The historic drought that plagued row crop farmers from north Florida to central Virginia throughout the 2007 season continues to create planting problems, and possibly disease, insect and weed problems for fall wheat and other small grains.

Being aware of the characteristics of the wheat variety planted is of increased importance, if planting and early growth periods are significantly impacted by drought. Drought mandated late planting, likewise can reduce stands and potentially limit yields.

North Carolina State Small Grains Specialist Randy Weisz says the drought has delayed planting in parts of North Carolina and without late October and November rains growers may expect a number of production related problems.

“It would be ideal if there was a freeze within a week or two of planting. That way insect pests like Hessian fly, and aphids carrying barley yellow dwarf virus (BYDV) would be killed back. If the weather has remained warm up to planting, remains warm during emergence, and the forecast is for continued warm weather, growers might consider applying a long residual insecticide like Warrior at the 2 to 3 leaf stage.”

“If BYDV or Hessian fly has historically been a problem for a grower, and warm weather looks like the order of the day, I would consider this course of action, especially if the wheat variety is susceptible to either of these two pests.”

No-till wheat has become a common practice in Virginia and is growing in popularity in North Carolina. Weisz says for growers who are no-tilling into sandy Coastal Plains soils, warm weather may also bring increased wireworm activity.

Wireworms begin to feed on no-till wheat in these soils shortly after emergence. Stands that initially look good will begin to thin if wireworms are a problem.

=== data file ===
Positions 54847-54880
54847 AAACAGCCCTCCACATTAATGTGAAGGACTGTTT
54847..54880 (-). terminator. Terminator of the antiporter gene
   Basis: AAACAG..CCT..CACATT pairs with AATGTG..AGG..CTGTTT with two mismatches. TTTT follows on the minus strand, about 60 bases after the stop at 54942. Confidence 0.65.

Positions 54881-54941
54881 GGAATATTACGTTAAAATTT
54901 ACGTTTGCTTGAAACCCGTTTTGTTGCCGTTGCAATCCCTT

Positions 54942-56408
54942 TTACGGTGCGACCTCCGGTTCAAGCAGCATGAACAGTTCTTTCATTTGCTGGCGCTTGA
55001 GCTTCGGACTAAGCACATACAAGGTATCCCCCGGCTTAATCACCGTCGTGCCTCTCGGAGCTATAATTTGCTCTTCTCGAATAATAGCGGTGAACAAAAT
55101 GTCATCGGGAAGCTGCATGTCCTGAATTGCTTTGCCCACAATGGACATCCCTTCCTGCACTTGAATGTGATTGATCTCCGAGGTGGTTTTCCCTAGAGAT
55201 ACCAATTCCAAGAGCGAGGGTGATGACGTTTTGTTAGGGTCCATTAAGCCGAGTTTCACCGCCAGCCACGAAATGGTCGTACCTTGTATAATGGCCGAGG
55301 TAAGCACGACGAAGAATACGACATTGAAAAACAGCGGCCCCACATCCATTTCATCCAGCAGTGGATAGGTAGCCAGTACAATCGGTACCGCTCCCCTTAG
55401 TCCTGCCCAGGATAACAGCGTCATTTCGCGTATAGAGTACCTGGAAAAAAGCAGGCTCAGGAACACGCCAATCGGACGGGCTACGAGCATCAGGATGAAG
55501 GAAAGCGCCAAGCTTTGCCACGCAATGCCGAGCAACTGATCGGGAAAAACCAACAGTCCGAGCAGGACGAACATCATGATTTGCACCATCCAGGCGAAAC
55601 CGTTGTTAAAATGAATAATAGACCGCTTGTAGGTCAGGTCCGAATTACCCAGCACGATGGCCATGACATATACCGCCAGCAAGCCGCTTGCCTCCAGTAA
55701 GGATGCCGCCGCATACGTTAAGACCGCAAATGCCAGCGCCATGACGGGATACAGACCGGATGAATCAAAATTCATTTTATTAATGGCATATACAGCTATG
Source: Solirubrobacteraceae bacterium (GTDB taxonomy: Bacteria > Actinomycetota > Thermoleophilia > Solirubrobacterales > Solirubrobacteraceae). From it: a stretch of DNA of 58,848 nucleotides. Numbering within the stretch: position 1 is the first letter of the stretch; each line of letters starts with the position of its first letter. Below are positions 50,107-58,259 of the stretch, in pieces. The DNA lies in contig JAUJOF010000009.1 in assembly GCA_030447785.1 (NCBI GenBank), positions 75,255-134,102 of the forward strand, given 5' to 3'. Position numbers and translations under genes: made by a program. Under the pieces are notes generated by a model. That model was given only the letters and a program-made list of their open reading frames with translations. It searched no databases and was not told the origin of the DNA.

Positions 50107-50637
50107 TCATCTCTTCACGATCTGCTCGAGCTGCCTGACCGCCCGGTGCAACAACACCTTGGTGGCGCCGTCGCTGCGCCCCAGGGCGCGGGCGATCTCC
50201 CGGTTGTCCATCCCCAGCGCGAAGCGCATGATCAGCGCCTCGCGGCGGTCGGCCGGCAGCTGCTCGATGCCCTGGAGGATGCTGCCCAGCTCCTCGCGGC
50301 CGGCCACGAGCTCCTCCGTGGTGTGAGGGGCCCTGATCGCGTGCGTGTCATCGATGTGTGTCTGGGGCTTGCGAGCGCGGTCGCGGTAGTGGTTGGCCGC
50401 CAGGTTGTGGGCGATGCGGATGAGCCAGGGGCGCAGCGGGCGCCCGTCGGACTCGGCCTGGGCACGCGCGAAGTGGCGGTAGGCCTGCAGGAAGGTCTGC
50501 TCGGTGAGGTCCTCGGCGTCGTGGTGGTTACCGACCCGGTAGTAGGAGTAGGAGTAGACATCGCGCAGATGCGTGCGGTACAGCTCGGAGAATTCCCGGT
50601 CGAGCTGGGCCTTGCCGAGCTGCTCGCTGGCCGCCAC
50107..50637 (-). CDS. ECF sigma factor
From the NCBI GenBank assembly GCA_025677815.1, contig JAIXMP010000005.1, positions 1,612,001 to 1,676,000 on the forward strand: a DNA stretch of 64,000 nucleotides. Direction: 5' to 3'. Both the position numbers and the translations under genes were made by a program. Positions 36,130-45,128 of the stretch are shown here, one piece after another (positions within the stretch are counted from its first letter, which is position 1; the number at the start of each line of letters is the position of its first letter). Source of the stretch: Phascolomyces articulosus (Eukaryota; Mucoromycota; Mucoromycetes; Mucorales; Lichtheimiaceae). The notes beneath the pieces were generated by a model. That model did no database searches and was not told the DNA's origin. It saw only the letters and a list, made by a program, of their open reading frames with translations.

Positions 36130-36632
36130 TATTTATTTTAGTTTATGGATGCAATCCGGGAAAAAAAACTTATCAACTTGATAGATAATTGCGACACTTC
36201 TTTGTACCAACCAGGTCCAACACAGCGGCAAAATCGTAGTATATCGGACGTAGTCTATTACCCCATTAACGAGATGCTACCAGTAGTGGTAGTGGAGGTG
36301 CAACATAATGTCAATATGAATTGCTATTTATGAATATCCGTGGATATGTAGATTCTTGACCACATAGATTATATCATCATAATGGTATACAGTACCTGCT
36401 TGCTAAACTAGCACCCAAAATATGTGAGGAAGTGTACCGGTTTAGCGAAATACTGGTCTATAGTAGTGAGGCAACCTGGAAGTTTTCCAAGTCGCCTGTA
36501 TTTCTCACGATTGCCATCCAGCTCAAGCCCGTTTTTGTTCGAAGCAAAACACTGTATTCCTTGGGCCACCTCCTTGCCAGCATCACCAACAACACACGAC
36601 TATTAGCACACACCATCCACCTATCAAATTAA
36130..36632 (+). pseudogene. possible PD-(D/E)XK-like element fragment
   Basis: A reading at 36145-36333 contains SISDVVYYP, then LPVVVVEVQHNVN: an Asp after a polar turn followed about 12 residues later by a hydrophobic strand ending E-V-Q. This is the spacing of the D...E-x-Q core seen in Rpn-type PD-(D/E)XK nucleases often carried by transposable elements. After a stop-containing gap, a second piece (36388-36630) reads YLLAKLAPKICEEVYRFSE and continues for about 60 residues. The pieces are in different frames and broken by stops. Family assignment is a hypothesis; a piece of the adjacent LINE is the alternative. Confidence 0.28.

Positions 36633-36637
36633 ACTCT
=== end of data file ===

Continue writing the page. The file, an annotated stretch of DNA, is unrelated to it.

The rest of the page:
Typically, wireworms take out entire rows of wheat seedlings. After a few weeks of feeding, there will be large skips in rows that look like there was a problem with the drill and over time these skips get longer.

If wireworm damage shows up there isn't anything that can be done about it, but in future years, no-till growers should consider insecticidal seed treatments to give them wireworm protection in these fields.

Disease problems in particular may occur on into next spring because of the fall drought. Weisz says if warm weather persists through the fall and early winter, powdery mildew will most likely be problematic next spring.

If a powdery mildew susceptible variety is being grown, growers should keep a careful watch for this disease next March and April.

If the drought persists into November and December, if soil moisture is limited during November and December, fall tillering will be reduced.

“Growers should check their fields in late January. If the stand is thin, and we have had some rain by then, an early application of nitrogen (30 to 60 pounds) should be applied in early February to help stimulate tillering,” Weisz adds.

Growers who are planting late due to extended drought should increase seeding rate. Drought conditions may mask weed problems, and subsequent rains could produce some unwanted surprises for wheat growers. Weisz warns no-till growers to always use a burn-down herbicide, even if the field looks “clean” at planting time.

Staying ahead of weeds is always a challenge for growers, but may actually be of increased importance in drought situations, because weeds may be more competitive for valuable moisture than wheat.

“I believe the label for Harmony Extra has been changed to allow earlier application to wheat. If the weather slows wheat growth, don't let the weeds get the upper hand. Weed competition will hurt tillering,” Weisz warns.

“There are a number of things wheat growers can do to offset drought and delayed planting dates, but the bottom line is that we must have fall moisture to have a good wheat crop,” the North Carolina State small grains specialist concludes.